Then the eluted phage isamplified by infecting an E. coli. The step of panning must be repeatedmultiple times for successful phage display. To recover the eluted antibodies,the infected bacteria are cultured and stored at -20C temperature. Furtheranalysis and DNA sequencing are obtained on the phage antibodies todifferentiate between the antibodies of the two toxins, Melittin and PLA2,using ELISA. Finally, production of purified and soluble ScFv antibodies hasbeen made and full-length human antibodies were generated.  The specific clones for Melittin and PLA2were named Afribumab 1 and Afribumab 2. This Phage display is called phagedisplay antibodies (because antibodies are displayed outside of the phage onthe surface of PIII) with positive selection (because we want phage that bindsto the desired antigen, which is the Melittin, and PLA2 venoms in this case).

The Antivenoms of Apis Mellifera’s Melittin and PLA2 (Afribumab 1and Afribumab 2) were tested in vitro and in vivo assays to evaluate theirabilities to curb the bee’s toxins. The results were fascinating in vitro.Afribumab 1 targets the melittin and decreased the hemolysis significantly.Afribumab 2, targets PLA2, inhabited the hemolysis; however, with a less rationthan Afribumab 1.

The combination of two antibodies was also effective in thereduction of hemolysis. In vivo, on the other hand, Afribumab 1 and 2 were ableto reduce the edema in the paws of mice injected with A. Mellifera’s venom. Inaddition, the new antibodies, together, were able to increase the survivalprobability by 50 percent in the infected mice population.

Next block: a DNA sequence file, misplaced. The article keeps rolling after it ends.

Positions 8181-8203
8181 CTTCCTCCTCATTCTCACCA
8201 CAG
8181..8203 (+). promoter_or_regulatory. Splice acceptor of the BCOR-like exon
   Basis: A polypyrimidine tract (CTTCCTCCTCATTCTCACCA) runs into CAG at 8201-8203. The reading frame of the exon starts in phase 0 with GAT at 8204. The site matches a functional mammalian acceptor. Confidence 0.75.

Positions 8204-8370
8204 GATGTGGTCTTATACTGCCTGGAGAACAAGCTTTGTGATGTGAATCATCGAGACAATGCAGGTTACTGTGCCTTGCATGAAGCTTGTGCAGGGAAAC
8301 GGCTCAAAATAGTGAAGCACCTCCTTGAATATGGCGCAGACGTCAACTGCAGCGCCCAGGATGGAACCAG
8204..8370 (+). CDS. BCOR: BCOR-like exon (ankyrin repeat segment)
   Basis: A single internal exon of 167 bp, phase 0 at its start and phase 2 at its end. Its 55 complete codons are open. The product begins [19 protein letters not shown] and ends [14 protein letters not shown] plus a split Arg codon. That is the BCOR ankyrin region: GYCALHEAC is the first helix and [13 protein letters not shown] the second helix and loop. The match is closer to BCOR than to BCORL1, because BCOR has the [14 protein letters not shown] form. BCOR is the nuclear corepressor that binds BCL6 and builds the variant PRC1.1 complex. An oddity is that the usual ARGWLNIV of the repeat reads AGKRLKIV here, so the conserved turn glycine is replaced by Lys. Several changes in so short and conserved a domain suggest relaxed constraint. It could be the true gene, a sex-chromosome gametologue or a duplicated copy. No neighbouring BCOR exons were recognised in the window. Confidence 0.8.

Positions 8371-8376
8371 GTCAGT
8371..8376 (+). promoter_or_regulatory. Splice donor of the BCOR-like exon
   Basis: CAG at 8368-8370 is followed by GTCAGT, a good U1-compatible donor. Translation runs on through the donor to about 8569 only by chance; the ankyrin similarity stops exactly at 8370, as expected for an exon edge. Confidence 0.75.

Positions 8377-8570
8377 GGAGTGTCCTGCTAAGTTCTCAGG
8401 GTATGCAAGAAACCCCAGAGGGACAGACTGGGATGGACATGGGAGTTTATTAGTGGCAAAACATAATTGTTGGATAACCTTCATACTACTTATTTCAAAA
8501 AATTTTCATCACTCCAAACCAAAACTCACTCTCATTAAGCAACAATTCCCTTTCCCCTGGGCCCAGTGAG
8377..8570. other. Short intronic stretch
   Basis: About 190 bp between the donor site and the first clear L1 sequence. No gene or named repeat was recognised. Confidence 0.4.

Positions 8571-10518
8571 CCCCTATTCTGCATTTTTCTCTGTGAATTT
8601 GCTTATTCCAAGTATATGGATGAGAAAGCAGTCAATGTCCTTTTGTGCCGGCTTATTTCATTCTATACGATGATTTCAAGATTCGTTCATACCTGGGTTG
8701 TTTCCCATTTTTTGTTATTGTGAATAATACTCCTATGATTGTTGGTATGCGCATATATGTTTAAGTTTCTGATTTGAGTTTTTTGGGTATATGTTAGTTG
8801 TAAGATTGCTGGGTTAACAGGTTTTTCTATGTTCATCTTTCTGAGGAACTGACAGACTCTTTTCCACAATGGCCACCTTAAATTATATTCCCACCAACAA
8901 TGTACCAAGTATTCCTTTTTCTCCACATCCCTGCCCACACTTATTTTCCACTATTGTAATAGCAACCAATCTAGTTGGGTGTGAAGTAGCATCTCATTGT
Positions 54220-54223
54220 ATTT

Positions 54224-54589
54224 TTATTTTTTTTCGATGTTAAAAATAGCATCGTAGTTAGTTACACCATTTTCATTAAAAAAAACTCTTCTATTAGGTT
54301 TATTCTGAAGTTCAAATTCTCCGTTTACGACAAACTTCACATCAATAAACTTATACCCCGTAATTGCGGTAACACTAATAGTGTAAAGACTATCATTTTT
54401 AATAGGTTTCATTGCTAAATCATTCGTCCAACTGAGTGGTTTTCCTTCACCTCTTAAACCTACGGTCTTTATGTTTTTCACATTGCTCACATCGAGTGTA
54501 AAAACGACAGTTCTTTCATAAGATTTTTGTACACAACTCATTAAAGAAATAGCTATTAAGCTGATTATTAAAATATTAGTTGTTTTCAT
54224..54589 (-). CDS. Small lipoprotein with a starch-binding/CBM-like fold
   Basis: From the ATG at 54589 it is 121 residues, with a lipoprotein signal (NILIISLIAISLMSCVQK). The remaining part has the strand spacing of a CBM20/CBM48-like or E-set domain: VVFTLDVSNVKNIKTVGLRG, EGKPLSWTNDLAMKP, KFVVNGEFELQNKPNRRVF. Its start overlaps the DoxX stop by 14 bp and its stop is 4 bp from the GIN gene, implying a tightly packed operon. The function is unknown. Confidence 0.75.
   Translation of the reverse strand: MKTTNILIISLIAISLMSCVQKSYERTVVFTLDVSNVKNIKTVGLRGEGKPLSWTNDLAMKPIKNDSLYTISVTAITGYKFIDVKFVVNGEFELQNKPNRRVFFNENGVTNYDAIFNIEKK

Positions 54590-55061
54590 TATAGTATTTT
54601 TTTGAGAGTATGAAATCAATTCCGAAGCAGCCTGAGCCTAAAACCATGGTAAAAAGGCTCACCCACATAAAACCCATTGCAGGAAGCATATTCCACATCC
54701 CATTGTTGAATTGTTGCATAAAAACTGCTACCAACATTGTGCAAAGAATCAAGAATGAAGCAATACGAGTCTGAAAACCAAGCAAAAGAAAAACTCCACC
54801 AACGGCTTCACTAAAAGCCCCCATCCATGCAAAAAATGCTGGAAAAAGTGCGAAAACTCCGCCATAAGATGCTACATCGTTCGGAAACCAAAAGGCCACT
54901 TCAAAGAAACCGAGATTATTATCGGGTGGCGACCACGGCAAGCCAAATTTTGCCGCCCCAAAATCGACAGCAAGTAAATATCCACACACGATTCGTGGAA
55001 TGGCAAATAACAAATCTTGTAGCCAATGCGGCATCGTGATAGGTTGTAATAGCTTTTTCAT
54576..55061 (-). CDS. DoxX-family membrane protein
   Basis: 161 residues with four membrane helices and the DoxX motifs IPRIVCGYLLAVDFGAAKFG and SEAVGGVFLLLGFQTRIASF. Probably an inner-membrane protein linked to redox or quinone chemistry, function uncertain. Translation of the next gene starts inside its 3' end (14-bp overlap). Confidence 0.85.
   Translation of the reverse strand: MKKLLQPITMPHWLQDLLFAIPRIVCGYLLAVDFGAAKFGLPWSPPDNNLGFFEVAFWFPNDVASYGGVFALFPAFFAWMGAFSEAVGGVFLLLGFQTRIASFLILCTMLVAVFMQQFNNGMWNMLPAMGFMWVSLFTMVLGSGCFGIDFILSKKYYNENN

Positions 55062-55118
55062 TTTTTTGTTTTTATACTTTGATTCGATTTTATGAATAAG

It is important tomention that in this study researchers did not focus on the amount of theantibody dose needed for the best result; but rather, it was stated that a largeramount of antibodies could result in a greater reduction of venomousness.Although Phage display is a powerful method for displaying proteinantibodies with anticipated biological properties, it has possible limitations.Phage display antibodies may miss the targeted antigens due to the loss of DNAduring phage library creation. Another issue is the difficulty behindextracting venom antigens. Therefore, it is important to use purified toxins inorder to have effective results while presenting the baits to the antibodylibraries. On the other hand, phage display has major advantages for obtainingantibodies.

For instance, it rapidly identifies phages to their target due tothe phage libraries. Also, it is not essential to immunize animals, especiallyhumans, for antibodies production.In conclusion, I believe phage display is an easy and quick way toproduce antibodies, which can be very useful in vaccine and drug design orrapid therapy. Phage display has other application, such as detectingprotein-protein interaction and epitope determination. It has also shown anincredible growth in the last three decades due to its flexibility. Thus, some futureaims of Phage display can include improving the affinity of the developedantibodies since they could be relatively short-lived in vivo. In addition,combining Phage display with high productivity DNA sequencing methods, likeIllumina dye sequencing, could be a sturdy technique to understand the created antibodies’responses in vivo.